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Longevity

Anti-aging research breakthroughs may add up to 25 years to life

12 years, 9 months ago

1339  0
Posted on Mar 07, 2006, 5 a.m. By Bill Freeman

Imagine living to age 50 sans wrinkles, without relinquishing any youthful gaiety, to maybe even see your great-granddaughter's high school education. Sounds implausible, but science is working on it. Recent research is beginning to reveal anti-aging technologies which could prolong life-spans a full 25 years.

Imagine living to age 50 sans wrinkles, without relinquishing any youthful gaiety, to maybe even see your great-granddaughter's high school education. Sounds implausible, but science is working on it.

Recent research is beginning to reveal anti-aging technologies which could prolong life-spans a full 25 years.

Aubrey de Grey of Cambridge University, UK, has presented a cure for aging - Strategies for Engineered Negligible Senescence. The plan's focus is not to interfere with a person's metabolism, but to repair damage to the body over time, at the cellular level, rather than dealing with the aging process in its later stages.

"My point here is just that this is goal-directed rather than curiosity-driven," de Grey said. "I view medicine as a branch of engineering."

Approaching aging via engineering, SENS is designed to deal periodically with routine damage done to human cells, keeping it at a level low enough to prevent pathology. Pathology is the study of diseases' nature, particularly focusing on changes in cellular structure and function caused as a result. In this case, the disease is aging.

 

The War On Aging

De Grey calls the time during which the technologies will experience the most development the War On Aging.

"I use the phrase to describe the period starting when we get results in the laboratory with mice that are impressive enough to make people realize that life extension is possible, and ending when the first effective therapies for humans are developed," de Grey said. "I estimate that the War On Aging will start 10 years from now, subject to funding of research, and will last for 15 years, but this latter estimate is extremely speculative."

Natalia Gavrilova of the University of Chicago's Center on Aging said that while contemporary medicine cannot replenish human cells, preventing damage to the human body is the next best thing.

"Small, tiny women can lose their muscle cells during their life spans," she said. "They age and stop moving because they lose their muscle cells. If we could postpone this loss of cells or replenish them, I believe there could be progress for rejuvenation."

Human cells cannot repair themselves as a person ages, Gavrilova said, so the loss of cells is a slower process compared to the loss of muscular cells.

With regard to cell preservation, Gavrilova agrees with de Grey's research.

"Preventing the damage of organs and of cells would postpone the adverse effects of aging," she said.

Associate Biology Professor David P. Lotshaw said better health care and eating habits contribute largely to increased life expectancy.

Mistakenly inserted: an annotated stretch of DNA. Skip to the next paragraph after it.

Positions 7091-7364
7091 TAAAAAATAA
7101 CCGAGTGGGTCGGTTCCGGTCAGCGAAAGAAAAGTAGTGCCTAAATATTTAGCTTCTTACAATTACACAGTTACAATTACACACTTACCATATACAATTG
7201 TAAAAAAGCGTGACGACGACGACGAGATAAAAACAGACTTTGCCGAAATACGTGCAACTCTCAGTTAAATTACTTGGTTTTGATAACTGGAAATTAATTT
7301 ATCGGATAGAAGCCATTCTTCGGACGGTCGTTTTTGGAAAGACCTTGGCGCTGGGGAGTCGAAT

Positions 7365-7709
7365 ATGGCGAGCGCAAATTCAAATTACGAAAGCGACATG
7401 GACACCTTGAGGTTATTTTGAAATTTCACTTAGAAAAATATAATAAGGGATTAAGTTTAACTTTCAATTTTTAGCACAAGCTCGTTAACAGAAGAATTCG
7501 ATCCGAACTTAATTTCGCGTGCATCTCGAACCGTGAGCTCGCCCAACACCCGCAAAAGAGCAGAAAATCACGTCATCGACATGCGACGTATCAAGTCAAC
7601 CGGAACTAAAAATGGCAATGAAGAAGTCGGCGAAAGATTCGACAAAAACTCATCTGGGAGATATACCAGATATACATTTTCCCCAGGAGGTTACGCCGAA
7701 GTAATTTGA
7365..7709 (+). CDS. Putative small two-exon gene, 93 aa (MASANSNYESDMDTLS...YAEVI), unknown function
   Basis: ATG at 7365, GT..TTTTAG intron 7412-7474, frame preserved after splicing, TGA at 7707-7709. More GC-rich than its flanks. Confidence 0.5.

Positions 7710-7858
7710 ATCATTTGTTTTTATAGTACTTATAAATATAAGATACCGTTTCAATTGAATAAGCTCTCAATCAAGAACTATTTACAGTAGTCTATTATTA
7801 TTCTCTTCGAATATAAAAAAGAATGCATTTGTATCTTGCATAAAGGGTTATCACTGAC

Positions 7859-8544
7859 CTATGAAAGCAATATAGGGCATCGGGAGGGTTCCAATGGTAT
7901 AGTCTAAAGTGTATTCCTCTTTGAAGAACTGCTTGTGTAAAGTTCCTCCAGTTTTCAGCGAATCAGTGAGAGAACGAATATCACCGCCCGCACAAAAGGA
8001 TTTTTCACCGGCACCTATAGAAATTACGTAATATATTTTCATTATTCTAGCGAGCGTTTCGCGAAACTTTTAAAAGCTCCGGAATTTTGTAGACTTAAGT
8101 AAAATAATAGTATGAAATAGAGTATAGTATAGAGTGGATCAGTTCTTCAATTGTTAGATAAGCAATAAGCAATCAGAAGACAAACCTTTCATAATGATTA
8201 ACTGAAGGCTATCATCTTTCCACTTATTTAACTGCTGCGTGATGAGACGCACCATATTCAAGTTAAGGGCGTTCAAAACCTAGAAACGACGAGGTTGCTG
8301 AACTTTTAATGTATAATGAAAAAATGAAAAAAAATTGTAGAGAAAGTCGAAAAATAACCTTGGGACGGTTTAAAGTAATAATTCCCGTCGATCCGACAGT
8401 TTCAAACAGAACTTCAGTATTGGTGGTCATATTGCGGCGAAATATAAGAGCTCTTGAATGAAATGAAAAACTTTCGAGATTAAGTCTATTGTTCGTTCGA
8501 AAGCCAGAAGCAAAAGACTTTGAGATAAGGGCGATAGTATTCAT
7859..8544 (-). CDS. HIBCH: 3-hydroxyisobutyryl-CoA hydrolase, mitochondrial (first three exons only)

"I don't know if it's so much medical advances, but awareness and better diets that have improved life spans," Lotshaw said. "Life span has certainly been lengthened by improvements in nutrition. You don't have to work yourself to death anymore."

 

Criticism of SENS

A criticism of de Grey's research is the end result of overpopulation. Already, the world's birth rate exceeds the world's death rate. With the technology de Grey is presenting, the Earth's population will grow rapidly immediately following availability of the treatments.

De Grey is optimistic the world will find room for longer-living people in exchange for the opportunity to elongate lifetimes.

"World peace will require a resolution of this," de Grey said. "I expect that birth rates will fall much faster in the developing world at this point than they have in the developed world in the past, but actually it only matters that they fall in China and India, which is already beginning to happen. I expect that this will actually not be as serious a problem as it currently seems."

On his Web site, sens.org, de Grey offered city living as a solution to growing population density. However, despite the appeal of living in urban areas, this would only be temporarily effective.

"It will postpone the problem but not indefinitely," de Grey said. "In the end we will have to choose between a high death rate, resulting from just not using these therapies, for example, or a low birth rate, and I mean really low. That'll be a hard choice, but it is a choice that humanity of the future is entitled to make for itself, not to have made in advance by us today."

Due to its fantastical nature, the problem of universal availability remains. There's no word on price, but it seems likely to be expensive, which could launch society into its next great social debate.

De Grey said politicians who stood on platforms advocating availability to everyone could help lower prices through government aid. However, de Grey is merely speculating.

"As on all the other social matters, I do not in any way claim expertise: I am merely doing what a scientist has a duty to do, namely providing the information about what scenarios are possible technologically and initiating a debate about the social implications, a debate that can then be taken forward by those who do social science professionally."

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